I have questioned the practice of multiculturalism on this blog in the past, if not its values; and continue to struggle with the lived effects of multiculturalism as it is practiced here in day-to-day life, and that I see in California’s political, social, and educational life. I wonder if there isn’t a need to revisit the ideas of having a shared identity in addition to all these others, in order for a democratic state to function well and for real communities (with caring, sharing, trust, and participation) to form. Before I get into the nitty-gritty, let me start with the huge caveat that I’m saying all of this already assuming for a knowledge of the past, the racism and forced assimilation policies of the U.S. government and the travesties of the dominant culture; meaning to say that I’m not naive. I also understand social privilege and white privilege and how it might be informing my position here.

As a sociologist, I can step back and see California’s ethnic identity intensification relatively dispassionately as a confluence of a) a massive proportion of the population of CA is immigrant; b) immigrants already feel beseiged in their receiving countries; and c) American culture’s reification of cultural differences and fetishization of identity. These three factors have produced since the late 1960s–in addition to the old-style “white flight” (not to mention middle-class of color flight) we’re all used to–an intensification of self-ghettoization of immigrant communities, where living in ethnic enclaves has become the desired norm. Californians, when polled, often prefer it (I’m trying to hunt down the cite for this; it’s been a couple years since I read it); Californians of all colors [seem to] prefer living in segregated (college educated, middle class respondants of all races/ethnicities are the exception). Nearly 1/2 of all immigrants to the U.S. live in California, that is, nearly 1/2 of all people born outside of the U.S. who now live in the U.S. live in CA. [This number was from before 2005, the first year that the majority of Mexican immigrants went to destinations outside of California; I don’t know what the current proportion of total immigrants to the U.S. living in CA is now.]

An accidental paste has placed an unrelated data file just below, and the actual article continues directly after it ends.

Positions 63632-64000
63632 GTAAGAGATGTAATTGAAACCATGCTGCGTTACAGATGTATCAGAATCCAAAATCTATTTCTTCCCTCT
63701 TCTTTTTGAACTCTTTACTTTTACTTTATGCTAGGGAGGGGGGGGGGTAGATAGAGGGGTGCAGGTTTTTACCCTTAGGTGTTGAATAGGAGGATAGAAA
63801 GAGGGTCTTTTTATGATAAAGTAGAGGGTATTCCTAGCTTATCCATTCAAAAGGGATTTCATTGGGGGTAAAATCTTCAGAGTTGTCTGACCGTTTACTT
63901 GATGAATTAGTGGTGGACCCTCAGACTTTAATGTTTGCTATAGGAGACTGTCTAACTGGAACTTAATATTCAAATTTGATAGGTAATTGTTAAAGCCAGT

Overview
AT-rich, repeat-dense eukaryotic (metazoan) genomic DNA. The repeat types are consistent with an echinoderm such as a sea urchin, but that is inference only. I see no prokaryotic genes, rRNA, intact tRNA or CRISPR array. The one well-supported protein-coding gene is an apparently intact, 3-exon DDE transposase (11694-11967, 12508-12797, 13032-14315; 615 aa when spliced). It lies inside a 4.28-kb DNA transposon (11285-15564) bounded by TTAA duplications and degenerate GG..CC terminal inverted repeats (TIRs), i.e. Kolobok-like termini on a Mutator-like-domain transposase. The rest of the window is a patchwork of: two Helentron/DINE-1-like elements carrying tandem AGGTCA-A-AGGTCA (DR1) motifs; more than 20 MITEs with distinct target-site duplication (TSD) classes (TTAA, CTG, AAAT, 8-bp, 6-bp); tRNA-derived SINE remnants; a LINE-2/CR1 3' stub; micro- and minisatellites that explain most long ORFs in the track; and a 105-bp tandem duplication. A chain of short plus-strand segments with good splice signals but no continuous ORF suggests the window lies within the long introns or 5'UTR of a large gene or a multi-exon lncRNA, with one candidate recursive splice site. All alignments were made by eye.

Immigrants in the past also lived in enclaves, but they were smaller, not constantly fed by new arrivals (in increasing numbers) and they pushed their children to succede in American culture. Most of the civil rights battles of Latinos and Chinese Americans, for example, here in CA before 1970, were about having equal access to the institutions, fair and equal treatment under the law, and about becoming Californian. Now the cultural emphasis is really different: Parents want their children to stay in the enclaves and ‘be’ something else. The civil rights battles seem to have shifted to the right to stay separate, culturally and socially (e.g., the current battles in San Jose over what to name the new “Vietnamese” district). On one hand, I think democratically that the right to free association gives people the right to form enclaves if they want; I’m not convinced, however, that it’s the best decision to make; and I’m pretty sure at this point that it serves to reproduce racist discourses by reifying the racist identifications with cultural identities and communal associations, rather than undercutting and eliminating racism, which in my opinion should be our goal.

This gets even more complicated when you look empirically at how the children of immigrants live. In the past, COIs were “bicultural” and could move easily in “American” contexts. The key here is that all indicators are that this trend continues, even in the larger, more permanent enclaves of today. In other words, COIs still integrate into larger American culture. The one differences researchers are noting is that it may take a bit longer and that COIs retain much more of their parents’ native culture, not because of their parents, but because the enclaves are constantly being fed new immigrants with whom they interact. So I see a contradiction in our insistence on cultural difference and identification with those differences, and the empirical realities that the COIs and 3rd gen are relatively completely integrated into American society. What do we get from the values having shifted to emphasizing the identity difference rather than social justice; or to say it a different way, what are the consequences of this shift, where the right to identify as different seems to have supplanted all other older arguments for real social justice in the law, education, housing, etc.

As an illustration: I have many COI students who grew up in an enclave of (pick an) immigrant community, but who listen to the same music as most American kids, speak English with that irritating California terminal upspeak, are mostly secular, follow American sports, watch American Idol, etc.; but when asked if they are American, they wrinkle their noses and say no. They are filipino/mexicano/vietnamese/chinese/etc. So empirically, they are living lives similar to most Americans of their age, but they refuse the identity.